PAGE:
Who knew there could be so many rules wrapped around two little sticks, especially in Japan. But if you plan to eat in an Asian country without branding yourself a helpless tourists, you should learn these basics.

Never plant your chopsticks into a bowl of rice vertically. This is how rice is offered to the spirit of a dead person, and no one wants that reminder while eating.

Likewise, at a Buddhist funeral ritual, the bones of the deceased are passed from person to person using chopsticks, so you don’t want to be caught passing your food that way.

When eating from shared plates, use the back-end of the chopsticks to dish up food.

Never point your chopsticks directly at someone or use them to point at a dish.

Don’t spear food with your chopstick.

chopstick etiquette

Show Some Respect

In Korea, the eldest person at the table should take the first bite before anyone else digs in, and when you’re drinking with someone older you should always turn your head or back away from them as a sign of respect.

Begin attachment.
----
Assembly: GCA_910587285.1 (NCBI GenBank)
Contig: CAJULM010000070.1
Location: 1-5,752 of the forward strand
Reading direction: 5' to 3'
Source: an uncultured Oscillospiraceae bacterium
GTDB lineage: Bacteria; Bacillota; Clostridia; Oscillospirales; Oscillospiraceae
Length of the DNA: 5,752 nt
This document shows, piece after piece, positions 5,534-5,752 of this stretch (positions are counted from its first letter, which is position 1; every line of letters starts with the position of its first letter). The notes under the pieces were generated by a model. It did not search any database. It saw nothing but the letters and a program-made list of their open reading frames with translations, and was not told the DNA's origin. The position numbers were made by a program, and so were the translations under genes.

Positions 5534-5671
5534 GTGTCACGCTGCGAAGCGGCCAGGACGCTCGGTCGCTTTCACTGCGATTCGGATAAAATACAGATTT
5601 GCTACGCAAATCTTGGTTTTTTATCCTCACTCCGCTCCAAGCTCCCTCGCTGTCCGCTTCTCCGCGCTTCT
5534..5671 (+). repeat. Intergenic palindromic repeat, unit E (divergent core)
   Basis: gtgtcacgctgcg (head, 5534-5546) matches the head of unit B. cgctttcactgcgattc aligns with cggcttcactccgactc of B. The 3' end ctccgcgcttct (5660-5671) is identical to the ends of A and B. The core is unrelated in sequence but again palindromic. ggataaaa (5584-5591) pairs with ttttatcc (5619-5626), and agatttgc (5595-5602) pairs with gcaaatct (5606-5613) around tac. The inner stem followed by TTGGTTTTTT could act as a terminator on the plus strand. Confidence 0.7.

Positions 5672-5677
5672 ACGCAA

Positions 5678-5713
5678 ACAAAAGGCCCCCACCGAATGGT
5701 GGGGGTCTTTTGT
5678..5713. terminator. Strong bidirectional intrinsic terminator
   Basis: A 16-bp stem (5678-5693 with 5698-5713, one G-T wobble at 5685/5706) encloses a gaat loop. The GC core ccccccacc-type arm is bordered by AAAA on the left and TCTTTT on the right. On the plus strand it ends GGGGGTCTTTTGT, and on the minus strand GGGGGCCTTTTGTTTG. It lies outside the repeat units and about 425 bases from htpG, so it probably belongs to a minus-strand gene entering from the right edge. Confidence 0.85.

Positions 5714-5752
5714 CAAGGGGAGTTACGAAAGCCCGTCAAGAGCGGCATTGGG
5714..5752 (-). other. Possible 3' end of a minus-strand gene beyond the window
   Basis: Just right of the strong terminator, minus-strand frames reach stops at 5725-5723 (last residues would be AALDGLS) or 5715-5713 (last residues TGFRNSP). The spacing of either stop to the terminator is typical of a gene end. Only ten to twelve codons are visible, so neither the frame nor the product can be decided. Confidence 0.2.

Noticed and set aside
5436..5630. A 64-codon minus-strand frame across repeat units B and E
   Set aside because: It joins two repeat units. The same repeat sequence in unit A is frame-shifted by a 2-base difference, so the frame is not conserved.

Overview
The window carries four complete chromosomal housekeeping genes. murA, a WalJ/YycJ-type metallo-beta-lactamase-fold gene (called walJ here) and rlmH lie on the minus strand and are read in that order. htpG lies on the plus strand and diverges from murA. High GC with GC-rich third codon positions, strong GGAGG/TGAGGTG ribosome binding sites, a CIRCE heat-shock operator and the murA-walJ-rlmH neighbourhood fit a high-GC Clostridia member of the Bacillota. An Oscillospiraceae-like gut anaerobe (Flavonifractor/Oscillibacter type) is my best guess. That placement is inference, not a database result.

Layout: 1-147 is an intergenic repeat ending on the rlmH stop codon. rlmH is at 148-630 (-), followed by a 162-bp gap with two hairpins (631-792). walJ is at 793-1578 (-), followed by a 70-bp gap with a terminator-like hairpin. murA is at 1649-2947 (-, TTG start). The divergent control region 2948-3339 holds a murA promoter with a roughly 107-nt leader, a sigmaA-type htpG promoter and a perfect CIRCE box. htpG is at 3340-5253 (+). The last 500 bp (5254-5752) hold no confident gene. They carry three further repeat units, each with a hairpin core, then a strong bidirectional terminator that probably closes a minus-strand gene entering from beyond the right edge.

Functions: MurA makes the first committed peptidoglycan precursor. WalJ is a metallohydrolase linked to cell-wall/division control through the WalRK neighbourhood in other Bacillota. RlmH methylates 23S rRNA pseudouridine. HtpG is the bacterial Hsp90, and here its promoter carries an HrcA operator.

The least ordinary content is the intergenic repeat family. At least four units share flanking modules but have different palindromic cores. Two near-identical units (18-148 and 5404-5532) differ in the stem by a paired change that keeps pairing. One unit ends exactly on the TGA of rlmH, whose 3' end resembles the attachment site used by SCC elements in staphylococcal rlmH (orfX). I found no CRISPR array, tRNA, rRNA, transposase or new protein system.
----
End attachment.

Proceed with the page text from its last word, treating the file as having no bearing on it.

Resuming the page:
Right of Refusal

Most of us know that it’s impolite to turn down a drink in Russia. This also applies in Japan and Korea, where refusing at least the first drink is antisocial.

But what about when you’re served foods that are questionable or are downright gag-worthy to your unaccustomed palate like fish eyeballs, deep-fried spiders and intestines? It is an insult in countries like China and Denmark, to refuse food, so the best course of action is to at least try a bite. You might also consider telling your host that you are allergic or unable to eat it due to dietary restrictions, to avoid insulting them.

drinking customs around the world

Asking for Condiments